Update: Nokia closed the day off just under 16% in the US market. In after hours trading, the company has regained under 1% of its value. The market’s response is plain: What Nokia announced was insufficient, and perhaps even disappointing.
It was billed as an event that would take the company’s rebuilding strategy to the next level but, right after Nokia completed its much anticipated press event in New York this morning (US time), the mobile firm’s share price tumbled more than 10 percent in both North America and its home market of Finland.
Despite launching two new flagship devices — the Lumia 920 and Lumia 820 — Nokia’s Nasdaq listing is down 11.31 percent (at time of writing) while its Nordic listing — Nokia Oyi — has dropped by 13.12 percent.
While a loss in market value following new launches is not uncommon, a near-10 percent drop within hours of such a significant launch event is noteworthy. It will be interesting to see at what point the spiral ceases and the company becomes more attractive – perhaps as a result of its upcoming range of new Windows 8-powered devices.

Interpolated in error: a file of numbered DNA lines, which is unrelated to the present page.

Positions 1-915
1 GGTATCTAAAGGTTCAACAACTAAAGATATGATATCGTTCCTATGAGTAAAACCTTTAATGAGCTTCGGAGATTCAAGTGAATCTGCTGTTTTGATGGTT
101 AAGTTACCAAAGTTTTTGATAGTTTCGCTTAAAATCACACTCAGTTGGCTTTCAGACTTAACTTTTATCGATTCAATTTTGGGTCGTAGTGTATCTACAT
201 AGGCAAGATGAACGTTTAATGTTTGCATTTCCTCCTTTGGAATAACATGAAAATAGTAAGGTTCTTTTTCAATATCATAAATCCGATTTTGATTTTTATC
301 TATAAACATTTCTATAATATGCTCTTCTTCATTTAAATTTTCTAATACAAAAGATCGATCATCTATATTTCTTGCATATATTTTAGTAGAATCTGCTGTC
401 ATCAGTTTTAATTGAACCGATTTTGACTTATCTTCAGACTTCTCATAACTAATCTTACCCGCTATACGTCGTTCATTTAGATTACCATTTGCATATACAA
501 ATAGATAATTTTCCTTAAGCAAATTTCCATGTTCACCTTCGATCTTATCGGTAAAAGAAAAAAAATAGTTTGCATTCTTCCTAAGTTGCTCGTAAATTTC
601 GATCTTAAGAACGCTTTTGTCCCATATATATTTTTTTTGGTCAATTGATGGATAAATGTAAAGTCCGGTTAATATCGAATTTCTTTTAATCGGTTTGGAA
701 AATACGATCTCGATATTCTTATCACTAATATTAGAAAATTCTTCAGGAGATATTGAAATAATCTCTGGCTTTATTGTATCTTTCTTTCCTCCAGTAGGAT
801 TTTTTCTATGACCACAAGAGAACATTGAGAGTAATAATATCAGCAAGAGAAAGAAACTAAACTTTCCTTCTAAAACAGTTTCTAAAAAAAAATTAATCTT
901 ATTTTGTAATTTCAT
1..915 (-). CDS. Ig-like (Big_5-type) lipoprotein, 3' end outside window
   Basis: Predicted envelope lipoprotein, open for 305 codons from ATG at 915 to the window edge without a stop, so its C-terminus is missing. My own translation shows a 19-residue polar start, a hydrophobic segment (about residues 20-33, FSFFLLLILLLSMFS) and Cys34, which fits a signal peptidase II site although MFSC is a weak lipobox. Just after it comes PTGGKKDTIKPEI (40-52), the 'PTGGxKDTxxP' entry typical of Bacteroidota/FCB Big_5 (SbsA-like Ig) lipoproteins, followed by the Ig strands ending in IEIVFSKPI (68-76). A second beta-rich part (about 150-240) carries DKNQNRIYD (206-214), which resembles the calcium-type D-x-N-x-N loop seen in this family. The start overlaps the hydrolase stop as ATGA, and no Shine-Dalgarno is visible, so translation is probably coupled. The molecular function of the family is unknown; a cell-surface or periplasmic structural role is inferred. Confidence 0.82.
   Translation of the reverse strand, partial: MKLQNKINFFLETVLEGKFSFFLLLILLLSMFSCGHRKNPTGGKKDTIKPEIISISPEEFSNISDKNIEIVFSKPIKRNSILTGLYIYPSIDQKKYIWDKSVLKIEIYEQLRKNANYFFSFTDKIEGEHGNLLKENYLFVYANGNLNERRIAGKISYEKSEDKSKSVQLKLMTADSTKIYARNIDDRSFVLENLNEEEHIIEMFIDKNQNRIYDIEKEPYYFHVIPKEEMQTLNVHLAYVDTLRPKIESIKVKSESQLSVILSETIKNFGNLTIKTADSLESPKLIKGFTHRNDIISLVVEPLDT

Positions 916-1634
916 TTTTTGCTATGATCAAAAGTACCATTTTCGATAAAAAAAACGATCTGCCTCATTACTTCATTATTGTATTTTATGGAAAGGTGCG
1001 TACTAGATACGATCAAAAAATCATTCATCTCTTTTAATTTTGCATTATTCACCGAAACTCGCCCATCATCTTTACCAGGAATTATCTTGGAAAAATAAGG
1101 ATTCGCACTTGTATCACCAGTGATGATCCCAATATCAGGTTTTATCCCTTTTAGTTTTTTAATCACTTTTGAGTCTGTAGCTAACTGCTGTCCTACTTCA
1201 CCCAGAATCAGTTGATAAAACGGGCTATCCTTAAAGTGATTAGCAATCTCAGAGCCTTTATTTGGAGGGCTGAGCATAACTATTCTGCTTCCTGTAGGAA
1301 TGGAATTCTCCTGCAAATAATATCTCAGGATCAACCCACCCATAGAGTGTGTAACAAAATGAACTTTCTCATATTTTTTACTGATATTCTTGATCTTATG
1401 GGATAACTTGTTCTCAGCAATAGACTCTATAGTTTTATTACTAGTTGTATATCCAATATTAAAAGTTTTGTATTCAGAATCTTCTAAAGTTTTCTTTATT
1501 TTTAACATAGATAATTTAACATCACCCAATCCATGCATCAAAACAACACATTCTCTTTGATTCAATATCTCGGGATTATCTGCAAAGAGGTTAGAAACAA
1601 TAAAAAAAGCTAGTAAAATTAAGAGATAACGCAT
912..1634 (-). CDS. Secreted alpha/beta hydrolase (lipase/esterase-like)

Word of the Nokia Lumia 920 got out before today’s event and a packed New York crowd saw Nokia CEO Stephen Elop kicked off proceedings with an opening gambit, before Jo Harlow, executive vice president, unveiled the device, which features NFC, PureView camera technology and more.
Nokia also unwrapped the Lumia 820, a Windows 8 smartphone with a 4.3-inch display and a slot for microSD cards, alongside a standard 8GB of internal storage and a 1.5GHz dual-core S4 processor.
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